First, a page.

Clitoris Equals Lesbian???

Seeing herself described (by inference at least) as a lesbian, she brought suit for criminal libel. What was implied?

Well since the late 18th Century until the early 20th Century, according to the Shanmonster website, "one of the most consistent medical characterizations of the anatomy of the lesbian was the claim of an unusually large clitoris. Not only was the clitoris associated with female sexual pleasure separate from reproductive potential, but lesbians were assumed to be masculinized, and the supposed enlarged clitoris was one signifier of this masculinity. In presenting lesbians' bodies as less sexually differentiated than the norm more masculine - it was inferred that they were atavists - throwbacks to an earlier evolutionary stage and thereby 'degenerates'..."

The trial was presided over by Mr Justice Darling and began on 29 May, 1918. It lasted only six days with Billing representing himself. And although we know what's said about lawyers (remember, he passed his law exams) who have themselves as clients, that's not always true clients who have themselves as lawyers.

According to the Casebook website:

"In [Billing's] Plea of Justification, he inveigled against Salome, which he described as a stage play by a moral pervert [Wilde] consisting of an open representation of degenerate sexual lust, sexual crime and unnatural passions. He also repeated his assertion that the German enemy was blackmailing British homosexuals into working against their own country.

"Billing sprang a surprise attack against Maud early in the proceedings. As she concluded her statement for the prosecution, Billing began his cross-examination by asking her for her real name. It was, in fact, Beulah Maud Durrant – and the reason why she had changed it to Maud Allan was that her brother Theo had been executed in America for sex murders likened to the Jack the Ripper killings....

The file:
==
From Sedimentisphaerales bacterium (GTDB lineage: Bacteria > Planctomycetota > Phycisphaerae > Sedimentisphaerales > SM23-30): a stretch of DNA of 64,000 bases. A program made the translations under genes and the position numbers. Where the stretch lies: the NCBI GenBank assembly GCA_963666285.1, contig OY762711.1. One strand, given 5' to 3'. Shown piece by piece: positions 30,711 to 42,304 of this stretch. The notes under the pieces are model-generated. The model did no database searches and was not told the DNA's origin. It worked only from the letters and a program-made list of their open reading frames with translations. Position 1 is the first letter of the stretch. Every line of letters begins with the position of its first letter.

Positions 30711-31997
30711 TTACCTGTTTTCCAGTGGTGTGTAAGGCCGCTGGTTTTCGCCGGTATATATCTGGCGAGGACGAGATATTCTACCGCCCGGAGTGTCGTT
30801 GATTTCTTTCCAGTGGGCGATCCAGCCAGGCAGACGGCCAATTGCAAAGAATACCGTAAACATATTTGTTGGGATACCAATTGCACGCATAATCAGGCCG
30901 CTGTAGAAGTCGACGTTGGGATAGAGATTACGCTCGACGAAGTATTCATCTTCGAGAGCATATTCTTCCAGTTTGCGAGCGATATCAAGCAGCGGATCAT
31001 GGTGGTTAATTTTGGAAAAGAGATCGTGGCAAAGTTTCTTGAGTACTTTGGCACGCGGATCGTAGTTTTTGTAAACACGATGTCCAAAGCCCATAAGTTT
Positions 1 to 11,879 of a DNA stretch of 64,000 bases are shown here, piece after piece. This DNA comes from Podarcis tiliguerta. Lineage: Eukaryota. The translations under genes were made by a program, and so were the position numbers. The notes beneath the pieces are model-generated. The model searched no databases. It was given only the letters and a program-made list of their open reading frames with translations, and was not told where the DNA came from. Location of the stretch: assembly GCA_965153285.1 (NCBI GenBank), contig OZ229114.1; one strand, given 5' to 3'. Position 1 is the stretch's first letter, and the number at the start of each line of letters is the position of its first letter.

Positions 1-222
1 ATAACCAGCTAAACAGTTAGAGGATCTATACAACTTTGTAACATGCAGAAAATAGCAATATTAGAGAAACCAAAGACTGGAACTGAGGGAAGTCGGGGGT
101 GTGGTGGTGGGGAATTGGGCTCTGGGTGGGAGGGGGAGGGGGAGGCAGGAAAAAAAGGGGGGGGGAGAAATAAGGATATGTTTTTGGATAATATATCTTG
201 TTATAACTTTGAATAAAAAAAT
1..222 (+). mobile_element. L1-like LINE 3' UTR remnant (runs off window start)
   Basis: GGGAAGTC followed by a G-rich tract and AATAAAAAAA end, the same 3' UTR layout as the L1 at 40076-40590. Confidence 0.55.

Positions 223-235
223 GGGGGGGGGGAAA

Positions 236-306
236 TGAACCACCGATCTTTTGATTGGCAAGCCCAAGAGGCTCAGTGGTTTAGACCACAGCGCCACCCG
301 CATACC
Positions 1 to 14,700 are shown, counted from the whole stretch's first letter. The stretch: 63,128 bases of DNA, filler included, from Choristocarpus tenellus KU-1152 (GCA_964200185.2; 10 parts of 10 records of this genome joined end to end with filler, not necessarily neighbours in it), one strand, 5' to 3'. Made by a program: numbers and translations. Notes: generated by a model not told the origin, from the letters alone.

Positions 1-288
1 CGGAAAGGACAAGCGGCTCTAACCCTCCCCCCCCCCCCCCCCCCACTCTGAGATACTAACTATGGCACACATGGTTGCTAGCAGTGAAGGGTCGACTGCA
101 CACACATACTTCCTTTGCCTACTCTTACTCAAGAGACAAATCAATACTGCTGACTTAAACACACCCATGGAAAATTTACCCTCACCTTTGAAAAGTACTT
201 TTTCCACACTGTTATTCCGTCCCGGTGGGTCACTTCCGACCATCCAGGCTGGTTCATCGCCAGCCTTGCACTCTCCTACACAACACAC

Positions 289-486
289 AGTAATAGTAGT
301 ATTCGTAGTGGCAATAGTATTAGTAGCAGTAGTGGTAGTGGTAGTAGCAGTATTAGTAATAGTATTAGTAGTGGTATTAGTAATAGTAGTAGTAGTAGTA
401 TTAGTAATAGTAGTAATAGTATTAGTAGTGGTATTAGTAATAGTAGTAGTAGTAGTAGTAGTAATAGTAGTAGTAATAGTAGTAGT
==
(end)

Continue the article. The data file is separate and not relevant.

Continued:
"Billing argued that Theo’s murders were evidence that sadism ran in the Durrant family. He also expatiated at length on the perversions to be found in Salome. The choice of the word clitoris, he revealed, was a calculated one. A village doctor had furnished the information that the clitoris was an ‘organ that, when unduly excited... possessed the most dreadful influence on any woman’. In those less sophisticated days, Billing could also asseverate that clitoris was a term that few outside the medical profession understood and that Maud herself understood it because of her own moral degeneracy. She had, moreover, studied in Germany and developed her art in that country. What more proof was needed?..."

One of Billing’s star witnesses, Casebook explains was Wilde's "last and greatest love", Lord Alfred Douglas.

Wilde and his

Wilde and his "last and greatest love", Lord Alfred Douglas

"By then 48 years old, Douglas described Wilde as ‘the greatest force for evil that has appeared in Europe in the past 350 years’," Casebook continues, "and asserted that his former lover had found inspiration for Salome in Krafft-Ebing’s Psychopathia Sexualis. He later made such a nuisance of himself that the judge expelled him from the court.

"In his closing address, Billing insisted on the link between
Salome, the Black Book and Britain’s inability to win the war. Following long and confusing instructions from the judge, the jury returned a verdict in Billing's favour, convinced, no doubt, that they had embraced the cause of good against evil."